Signal Processing

Lecture (2.0 VO)

This lecture course is built on the third semester course System Engineering and it covers discrete-time signals and systems, as well as signal processing algorithms:

  • Discrete-time signals in the time and frequency domains
  • Discrete Fourier Transform (DFT) and Fast Fourier Transform (FFT)
  • z-transform
  • Sampling and signal reconstruction
  • Discrete-time systems in the time and frequency domains
  • Fast convolution
  • Multi-rate signal processing and sampling rate conversion
  • Spectral analysis and short-time Fourier transform
  • Digital filter design
  • Quantization effects due to signal conversion and finite arithmetic

The course notes as recorded during lecture presentation in previous years are available for downlaod in the TeachCenter (login required; link below).


In order to register for the exam follow a standard procedure at TUGraz online

The written exam consists of five short theoretical questions (20%) and four analytical problems (4*20%=80%). The duration is three hours. The copies of some previous exams are provided here to help you to prepare. You can download them here.

It is agreed that the following material is allowed during the exam:

  • A simple calculator. Alphanumerical calculators (such as TI-92, TI-89, TI Voyage and similar) are NOT allowed!
  • One mathematical formulary or handbook (e.g. Bartsch or Bronstein). Avoid to conceal any signal processing related examples inside your handbook.
  • A collection of signal processing formulas. This collection can be downloaded here (this is a new version; if you discover typos or mistakes, please contact Christian Knoll). Each student will be provided with this collection during the exam. You don't have to bring it with you.
  • Pencil, biro, pen, ... (different colors), ruler, etc., but NO PAPER! You will be provided with paper during the exam.
  • a drink, a small snack, ...

A remark on cheating: We advise you NOT to use any other material. Note that no jackets, no rucksacks, no bags, etc. are allowed in the vicinity of your desk during the exam. Cheaters wont be graded and wont be allowed to repeat the exam within 90 days ("Reprobationsfrist").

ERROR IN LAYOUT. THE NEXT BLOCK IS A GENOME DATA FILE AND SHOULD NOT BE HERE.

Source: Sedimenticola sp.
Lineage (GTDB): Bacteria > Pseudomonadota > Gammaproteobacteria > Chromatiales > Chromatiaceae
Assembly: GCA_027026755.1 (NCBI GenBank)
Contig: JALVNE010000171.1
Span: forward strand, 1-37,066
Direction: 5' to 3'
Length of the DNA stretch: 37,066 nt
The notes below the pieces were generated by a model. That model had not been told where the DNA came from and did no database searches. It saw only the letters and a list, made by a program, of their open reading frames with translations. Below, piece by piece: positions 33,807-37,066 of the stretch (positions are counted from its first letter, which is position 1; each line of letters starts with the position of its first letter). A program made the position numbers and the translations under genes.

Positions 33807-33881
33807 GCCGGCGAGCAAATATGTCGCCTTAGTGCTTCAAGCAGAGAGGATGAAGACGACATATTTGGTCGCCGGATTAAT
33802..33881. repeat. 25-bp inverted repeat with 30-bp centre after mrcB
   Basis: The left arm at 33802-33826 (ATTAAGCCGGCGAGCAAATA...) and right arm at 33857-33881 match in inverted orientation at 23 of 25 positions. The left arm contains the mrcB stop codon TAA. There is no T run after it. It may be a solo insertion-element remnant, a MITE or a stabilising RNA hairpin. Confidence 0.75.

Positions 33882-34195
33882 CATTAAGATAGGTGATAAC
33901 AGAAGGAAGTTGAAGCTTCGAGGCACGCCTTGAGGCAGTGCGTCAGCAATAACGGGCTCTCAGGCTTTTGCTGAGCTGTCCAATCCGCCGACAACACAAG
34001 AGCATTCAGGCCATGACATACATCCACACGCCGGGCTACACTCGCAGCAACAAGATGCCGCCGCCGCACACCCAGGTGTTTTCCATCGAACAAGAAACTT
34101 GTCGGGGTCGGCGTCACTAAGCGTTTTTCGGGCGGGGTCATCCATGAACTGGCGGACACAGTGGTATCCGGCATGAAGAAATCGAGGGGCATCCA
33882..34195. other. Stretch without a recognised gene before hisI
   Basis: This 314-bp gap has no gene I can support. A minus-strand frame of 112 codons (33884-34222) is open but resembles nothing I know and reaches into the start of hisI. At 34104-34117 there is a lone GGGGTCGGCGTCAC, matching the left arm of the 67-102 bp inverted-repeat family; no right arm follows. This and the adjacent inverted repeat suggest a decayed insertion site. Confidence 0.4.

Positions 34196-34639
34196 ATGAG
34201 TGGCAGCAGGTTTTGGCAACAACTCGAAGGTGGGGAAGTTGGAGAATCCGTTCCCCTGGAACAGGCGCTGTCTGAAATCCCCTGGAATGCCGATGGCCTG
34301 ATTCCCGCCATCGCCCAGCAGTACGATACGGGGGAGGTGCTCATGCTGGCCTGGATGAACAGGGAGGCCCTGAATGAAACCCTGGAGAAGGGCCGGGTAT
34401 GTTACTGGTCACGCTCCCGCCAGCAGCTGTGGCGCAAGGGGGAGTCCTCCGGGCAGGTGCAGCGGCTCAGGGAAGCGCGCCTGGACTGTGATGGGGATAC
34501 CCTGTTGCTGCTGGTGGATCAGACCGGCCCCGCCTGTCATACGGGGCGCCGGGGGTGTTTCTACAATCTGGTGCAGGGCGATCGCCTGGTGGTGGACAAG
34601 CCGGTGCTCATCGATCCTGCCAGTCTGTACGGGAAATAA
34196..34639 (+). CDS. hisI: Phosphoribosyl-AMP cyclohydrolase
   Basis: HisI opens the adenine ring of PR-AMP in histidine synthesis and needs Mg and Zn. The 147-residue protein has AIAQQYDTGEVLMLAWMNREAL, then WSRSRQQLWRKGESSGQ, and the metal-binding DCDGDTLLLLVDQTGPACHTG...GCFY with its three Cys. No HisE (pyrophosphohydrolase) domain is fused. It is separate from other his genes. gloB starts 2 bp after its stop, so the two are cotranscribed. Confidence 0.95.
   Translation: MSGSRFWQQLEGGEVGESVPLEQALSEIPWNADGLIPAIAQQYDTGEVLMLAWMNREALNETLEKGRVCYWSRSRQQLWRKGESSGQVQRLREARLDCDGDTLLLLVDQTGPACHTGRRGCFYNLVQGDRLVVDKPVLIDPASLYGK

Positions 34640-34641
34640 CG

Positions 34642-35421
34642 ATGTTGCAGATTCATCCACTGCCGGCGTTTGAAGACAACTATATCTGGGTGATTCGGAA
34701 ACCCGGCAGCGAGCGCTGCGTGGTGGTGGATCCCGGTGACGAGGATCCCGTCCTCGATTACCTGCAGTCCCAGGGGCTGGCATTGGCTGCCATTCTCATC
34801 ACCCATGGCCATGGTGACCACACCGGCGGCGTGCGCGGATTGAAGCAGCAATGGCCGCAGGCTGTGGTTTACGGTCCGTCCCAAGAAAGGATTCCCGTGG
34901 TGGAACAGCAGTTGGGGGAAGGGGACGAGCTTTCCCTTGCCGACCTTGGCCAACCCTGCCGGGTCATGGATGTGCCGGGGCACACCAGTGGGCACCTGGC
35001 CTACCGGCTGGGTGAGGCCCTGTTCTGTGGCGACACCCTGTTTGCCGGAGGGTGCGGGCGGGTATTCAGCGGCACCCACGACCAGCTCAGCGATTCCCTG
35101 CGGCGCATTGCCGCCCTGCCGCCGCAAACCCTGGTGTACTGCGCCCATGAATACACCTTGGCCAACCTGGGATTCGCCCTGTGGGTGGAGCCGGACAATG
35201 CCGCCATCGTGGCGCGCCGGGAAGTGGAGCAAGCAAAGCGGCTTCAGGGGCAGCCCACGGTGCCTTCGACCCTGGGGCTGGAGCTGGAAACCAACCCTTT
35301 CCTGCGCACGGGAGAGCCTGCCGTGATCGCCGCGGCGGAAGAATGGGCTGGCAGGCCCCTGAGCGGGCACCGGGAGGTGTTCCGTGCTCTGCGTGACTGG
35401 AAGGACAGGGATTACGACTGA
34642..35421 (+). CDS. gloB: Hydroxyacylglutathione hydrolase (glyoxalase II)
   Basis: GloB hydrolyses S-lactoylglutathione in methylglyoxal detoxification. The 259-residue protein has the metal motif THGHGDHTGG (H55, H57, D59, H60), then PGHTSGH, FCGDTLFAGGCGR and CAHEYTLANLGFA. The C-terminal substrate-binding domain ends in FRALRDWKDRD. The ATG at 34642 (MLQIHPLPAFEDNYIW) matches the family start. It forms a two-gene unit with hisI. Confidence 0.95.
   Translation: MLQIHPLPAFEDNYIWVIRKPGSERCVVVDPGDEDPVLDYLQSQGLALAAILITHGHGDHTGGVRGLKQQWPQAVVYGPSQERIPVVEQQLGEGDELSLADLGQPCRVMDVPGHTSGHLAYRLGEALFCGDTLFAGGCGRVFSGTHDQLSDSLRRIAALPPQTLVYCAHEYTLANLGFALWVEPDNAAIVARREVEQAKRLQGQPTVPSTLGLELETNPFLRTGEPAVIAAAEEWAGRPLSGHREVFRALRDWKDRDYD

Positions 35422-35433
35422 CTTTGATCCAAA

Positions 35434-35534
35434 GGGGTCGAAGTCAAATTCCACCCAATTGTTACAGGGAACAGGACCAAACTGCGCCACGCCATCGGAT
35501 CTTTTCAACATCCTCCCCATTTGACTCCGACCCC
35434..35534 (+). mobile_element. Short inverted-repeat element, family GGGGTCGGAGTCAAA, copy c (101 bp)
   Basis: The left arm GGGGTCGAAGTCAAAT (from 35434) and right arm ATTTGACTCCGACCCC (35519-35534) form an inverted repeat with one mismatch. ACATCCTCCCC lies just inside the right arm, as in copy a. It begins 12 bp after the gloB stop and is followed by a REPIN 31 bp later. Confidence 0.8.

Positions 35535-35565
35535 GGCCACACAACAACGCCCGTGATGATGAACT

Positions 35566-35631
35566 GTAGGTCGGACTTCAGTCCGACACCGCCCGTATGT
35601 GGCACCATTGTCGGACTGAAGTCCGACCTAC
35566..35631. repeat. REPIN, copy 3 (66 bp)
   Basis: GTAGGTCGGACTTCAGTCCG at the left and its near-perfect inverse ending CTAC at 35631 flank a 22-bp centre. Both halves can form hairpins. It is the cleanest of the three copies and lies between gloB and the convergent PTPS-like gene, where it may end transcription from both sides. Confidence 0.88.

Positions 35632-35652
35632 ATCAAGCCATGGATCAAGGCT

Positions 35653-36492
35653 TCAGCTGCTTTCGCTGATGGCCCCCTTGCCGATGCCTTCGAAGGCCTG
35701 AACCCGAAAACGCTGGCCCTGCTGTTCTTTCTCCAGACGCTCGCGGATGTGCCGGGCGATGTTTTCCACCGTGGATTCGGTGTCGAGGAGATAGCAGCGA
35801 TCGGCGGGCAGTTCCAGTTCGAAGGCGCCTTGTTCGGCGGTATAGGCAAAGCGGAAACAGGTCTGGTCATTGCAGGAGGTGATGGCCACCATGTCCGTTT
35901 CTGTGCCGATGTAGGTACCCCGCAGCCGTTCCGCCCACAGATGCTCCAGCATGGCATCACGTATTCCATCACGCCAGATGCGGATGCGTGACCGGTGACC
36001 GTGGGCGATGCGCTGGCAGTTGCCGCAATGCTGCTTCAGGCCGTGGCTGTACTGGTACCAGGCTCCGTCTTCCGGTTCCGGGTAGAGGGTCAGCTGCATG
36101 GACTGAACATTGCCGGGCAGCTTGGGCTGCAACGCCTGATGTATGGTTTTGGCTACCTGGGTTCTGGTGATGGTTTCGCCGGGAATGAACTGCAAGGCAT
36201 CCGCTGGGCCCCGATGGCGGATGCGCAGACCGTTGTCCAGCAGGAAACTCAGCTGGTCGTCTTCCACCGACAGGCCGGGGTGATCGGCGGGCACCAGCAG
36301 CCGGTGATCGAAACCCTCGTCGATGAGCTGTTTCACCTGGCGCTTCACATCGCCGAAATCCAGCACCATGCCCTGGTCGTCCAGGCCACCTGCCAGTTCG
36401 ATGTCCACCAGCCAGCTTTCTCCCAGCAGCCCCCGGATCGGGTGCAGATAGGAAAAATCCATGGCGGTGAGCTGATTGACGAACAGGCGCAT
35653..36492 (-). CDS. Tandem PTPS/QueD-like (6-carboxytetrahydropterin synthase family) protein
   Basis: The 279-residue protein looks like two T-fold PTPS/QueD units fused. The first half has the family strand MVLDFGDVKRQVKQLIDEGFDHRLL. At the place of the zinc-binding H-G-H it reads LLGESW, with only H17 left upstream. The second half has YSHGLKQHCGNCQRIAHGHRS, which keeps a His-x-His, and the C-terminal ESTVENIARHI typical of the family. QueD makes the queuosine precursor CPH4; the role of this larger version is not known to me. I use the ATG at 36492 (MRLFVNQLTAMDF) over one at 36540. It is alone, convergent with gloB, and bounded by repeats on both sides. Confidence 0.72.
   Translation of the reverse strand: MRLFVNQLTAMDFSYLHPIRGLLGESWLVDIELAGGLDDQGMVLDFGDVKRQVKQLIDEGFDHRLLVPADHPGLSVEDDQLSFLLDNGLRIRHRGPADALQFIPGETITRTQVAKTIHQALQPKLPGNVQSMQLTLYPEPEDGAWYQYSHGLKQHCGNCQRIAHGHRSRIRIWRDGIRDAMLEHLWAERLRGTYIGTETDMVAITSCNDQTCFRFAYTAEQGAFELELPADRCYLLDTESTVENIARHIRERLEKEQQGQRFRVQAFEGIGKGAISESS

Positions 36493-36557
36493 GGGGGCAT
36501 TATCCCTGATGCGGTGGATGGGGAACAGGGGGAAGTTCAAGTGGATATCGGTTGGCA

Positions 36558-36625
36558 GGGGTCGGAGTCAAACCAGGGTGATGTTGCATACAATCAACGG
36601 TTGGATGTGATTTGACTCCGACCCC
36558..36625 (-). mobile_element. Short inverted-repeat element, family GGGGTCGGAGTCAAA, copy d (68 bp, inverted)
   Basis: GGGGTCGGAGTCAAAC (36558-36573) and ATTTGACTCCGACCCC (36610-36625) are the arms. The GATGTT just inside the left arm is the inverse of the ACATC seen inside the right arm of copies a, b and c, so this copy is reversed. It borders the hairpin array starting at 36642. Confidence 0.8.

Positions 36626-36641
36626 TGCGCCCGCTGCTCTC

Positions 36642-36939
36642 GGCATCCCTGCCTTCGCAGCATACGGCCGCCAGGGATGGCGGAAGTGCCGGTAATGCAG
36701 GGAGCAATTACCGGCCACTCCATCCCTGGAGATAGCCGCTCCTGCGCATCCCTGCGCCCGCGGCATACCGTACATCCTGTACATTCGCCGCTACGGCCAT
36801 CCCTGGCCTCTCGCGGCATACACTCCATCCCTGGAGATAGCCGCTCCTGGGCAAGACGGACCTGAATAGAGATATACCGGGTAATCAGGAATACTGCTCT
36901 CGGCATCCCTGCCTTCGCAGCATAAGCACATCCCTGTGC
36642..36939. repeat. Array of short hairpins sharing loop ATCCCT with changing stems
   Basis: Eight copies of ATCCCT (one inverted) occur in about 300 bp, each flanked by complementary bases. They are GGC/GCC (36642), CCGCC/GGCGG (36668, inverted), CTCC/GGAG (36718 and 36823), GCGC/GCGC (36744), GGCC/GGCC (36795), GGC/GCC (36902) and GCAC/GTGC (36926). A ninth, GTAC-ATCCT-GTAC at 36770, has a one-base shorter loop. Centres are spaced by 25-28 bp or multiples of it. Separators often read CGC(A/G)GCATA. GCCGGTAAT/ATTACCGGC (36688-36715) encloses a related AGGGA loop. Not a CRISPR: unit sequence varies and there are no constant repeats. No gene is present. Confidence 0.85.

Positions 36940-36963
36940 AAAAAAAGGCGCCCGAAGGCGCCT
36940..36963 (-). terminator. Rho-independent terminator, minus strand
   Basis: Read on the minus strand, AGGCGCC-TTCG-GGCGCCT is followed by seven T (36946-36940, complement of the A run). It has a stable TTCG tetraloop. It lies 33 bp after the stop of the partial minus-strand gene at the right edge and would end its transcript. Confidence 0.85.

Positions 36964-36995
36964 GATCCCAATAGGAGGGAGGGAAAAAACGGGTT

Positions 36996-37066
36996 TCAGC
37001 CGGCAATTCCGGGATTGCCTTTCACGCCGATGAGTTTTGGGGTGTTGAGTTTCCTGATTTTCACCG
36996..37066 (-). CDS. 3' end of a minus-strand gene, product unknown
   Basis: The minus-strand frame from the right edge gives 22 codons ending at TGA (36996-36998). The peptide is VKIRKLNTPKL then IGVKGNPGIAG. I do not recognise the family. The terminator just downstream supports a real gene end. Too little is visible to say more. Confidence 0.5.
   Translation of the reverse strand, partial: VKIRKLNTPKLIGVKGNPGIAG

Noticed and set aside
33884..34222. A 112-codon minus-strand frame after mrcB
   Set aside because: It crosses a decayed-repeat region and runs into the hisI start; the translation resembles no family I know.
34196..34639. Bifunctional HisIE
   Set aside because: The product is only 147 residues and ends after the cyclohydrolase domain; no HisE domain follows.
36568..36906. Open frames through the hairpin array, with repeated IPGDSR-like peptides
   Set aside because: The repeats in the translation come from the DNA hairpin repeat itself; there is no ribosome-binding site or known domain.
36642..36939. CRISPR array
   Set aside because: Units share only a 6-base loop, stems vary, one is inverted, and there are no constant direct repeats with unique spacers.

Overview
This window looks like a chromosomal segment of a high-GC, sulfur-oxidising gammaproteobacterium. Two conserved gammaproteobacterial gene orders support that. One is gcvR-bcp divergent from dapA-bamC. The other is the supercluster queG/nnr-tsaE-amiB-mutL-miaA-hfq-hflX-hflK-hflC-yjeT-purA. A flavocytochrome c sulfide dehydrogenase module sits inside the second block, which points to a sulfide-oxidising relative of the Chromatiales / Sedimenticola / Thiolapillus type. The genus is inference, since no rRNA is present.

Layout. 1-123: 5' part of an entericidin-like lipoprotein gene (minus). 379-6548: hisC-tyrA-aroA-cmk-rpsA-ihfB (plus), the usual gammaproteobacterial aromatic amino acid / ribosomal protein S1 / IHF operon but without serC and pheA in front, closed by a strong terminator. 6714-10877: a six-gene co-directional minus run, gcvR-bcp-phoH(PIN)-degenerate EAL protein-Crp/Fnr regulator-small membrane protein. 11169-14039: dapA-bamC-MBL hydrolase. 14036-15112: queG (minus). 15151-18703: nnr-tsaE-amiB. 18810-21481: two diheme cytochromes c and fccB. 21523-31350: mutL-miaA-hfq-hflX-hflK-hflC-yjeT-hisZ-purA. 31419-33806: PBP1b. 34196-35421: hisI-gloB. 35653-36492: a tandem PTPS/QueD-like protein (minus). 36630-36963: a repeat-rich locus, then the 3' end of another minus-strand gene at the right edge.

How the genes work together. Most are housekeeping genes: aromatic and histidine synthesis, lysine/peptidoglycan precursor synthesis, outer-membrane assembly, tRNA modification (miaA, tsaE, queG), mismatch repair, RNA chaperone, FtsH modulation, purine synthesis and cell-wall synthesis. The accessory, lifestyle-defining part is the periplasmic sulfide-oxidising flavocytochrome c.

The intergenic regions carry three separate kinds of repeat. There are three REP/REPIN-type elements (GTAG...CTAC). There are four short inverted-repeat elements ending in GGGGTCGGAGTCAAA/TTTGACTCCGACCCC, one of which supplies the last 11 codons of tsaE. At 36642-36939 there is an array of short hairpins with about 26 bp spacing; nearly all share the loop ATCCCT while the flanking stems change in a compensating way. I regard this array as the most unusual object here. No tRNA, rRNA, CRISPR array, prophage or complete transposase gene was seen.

Problem Classes (1.0 UE)

The problem classes are arranged in 8 blocks of 90 minutes each and will be held on Mondays and Wednesdays. The classes start on 12th March 2018. The page and chapter numbers in the problem descriptions refer to the 3rd international edition of Oppenheim & Schafer, "Discrete-Time Signal Processing". 

No. Topic Material
1 Signals & Systems, Python Tutorial PDF
A word on notation,
2 Signals & Systems PDF
3 Signals & Systems II PDF

There are six different groups with five different time slots. See updated dates in TUG-Online!

Group Lecturer Room Time
1 Josef Kulmer HS i12 Monday, 09:00-10:30
2 Johannes Stahl HS i2 Monday, 10:30-12:00
3 Michael Rath HS i12 Monday, 10:30-12:00
4 Christian Toth HS i12 Monday, 16:15-17:45
5 Anna Fuchs HS i12 Wednesday, 17:15-18:45
6 Johannes Stahl IDEG134 Wednesday, 17:15-18:45



Homework Assignments

To pass the problem classes you have to prepare three homework assignments per semester, consisting of analytical and numeric software problems. The last assignment also consists of a Design Challenge, where the contestants can win some prizes. Last years' winners are devoted an additional webpage!